14. Minutes of a Visa/Immigration Meeting1
Re: HHS Proposal to Require HTLV–III Testing for Visas and to Make AIDS an “. . . excludable, dangerous disease” under the Immigration and Naturalization Act.
- Phyllis Bucsko CA/PC
- John Adams CA/OCS
- Marguerite Coffey CA/PC
- Karen Martin CA/RP
- Rudy Henderson L/CA
- Jack Phelan HHS
- Steve Grossman HHS/DASH
- Paul Goff M/MED
- Burnie Pixley M/MED
- Hal Weeks OES/ENR
- Allan Otto CA/VO
- Jim Curran CDC
- James DeLaney HHS/Ex.Sec.
- Lee Mosedale HHS/
State Department officers met with HHS officials to discuss the HHS request for comment on the proposed rule change to make AIDS a “. . . dangerous, contagious disease”2 excludable from the U.S. by making the disease grounds for visa denial.
Discussion centered on the difficulty of diagnosing AIDS, the difficulty of testing for HTLV–III/LAV antibodies in many areas of the world and to whom this requirement would apply.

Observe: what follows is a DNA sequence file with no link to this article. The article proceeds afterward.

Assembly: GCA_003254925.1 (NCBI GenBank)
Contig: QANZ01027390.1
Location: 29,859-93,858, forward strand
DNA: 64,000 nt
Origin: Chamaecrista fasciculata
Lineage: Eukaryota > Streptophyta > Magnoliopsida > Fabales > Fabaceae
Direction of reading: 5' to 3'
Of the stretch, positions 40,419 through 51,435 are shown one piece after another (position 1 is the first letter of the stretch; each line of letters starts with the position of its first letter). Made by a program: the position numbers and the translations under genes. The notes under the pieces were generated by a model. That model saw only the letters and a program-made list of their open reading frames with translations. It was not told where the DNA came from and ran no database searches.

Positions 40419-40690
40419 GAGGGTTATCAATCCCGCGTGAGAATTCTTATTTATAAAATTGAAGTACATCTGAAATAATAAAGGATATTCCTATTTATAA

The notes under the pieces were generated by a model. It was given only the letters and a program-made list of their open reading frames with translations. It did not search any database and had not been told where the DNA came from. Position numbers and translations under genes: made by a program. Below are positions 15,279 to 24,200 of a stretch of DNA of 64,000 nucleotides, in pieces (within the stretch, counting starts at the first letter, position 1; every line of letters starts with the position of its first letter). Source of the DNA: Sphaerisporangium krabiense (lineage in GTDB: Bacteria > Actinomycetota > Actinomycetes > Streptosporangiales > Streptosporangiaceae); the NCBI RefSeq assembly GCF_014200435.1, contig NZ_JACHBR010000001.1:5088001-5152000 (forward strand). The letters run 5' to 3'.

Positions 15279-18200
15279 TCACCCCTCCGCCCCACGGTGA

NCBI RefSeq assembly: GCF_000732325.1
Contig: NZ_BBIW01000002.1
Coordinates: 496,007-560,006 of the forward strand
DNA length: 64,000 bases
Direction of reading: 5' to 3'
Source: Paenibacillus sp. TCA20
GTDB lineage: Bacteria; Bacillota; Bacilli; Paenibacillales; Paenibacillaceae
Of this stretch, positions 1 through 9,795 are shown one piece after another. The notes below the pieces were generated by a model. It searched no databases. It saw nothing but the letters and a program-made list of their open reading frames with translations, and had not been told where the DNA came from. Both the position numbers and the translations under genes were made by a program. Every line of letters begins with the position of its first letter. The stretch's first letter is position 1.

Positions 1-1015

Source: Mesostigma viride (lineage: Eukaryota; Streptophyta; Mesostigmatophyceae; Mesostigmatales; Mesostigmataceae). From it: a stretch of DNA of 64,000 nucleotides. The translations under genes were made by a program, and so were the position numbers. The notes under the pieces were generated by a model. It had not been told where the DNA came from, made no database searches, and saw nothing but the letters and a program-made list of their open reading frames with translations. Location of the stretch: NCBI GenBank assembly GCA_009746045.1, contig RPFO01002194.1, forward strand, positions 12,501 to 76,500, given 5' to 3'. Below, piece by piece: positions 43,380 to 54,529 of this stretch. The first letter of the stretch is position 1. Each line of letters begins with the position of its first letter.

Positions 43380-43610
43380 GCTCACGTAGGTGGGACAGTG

HHS is intent on proceeding with a Notice of Proposed Rule Making to be published in the Federal Register. They are unswayed by the difficulties and expense imposed by making ELISA tests (and confirmatory Western Blot tests, if necessary) a part of the medical exam for visas. They are also insensitive to the near certain retaliatory (reciprocal, if you wish) actions other governments will take, and the expense and difficulties that will impose on U.S. citizens.
If the rule is adopted, all visa medical exams will have to include the ELISA test, and the Western Blot test for confirmation if the ELISA is positive. A confirmed positive test would be grounds for visa denial.
Medical exams are required of all individuals applying for an immigrant visa. They are required of applicants for non-immigrant visas at the discretion of the consular officer processing the application. Phyllis Bucsko pointed out that CA would anticipate requiring no more medical exams for non-immigrant visas than they do now—which is some fraction of 1% of the applicants. HHS officials concurred with this, [Page 41]which appears to be a retreat from their earlier desire to apply this requirement more broadly, especially to students.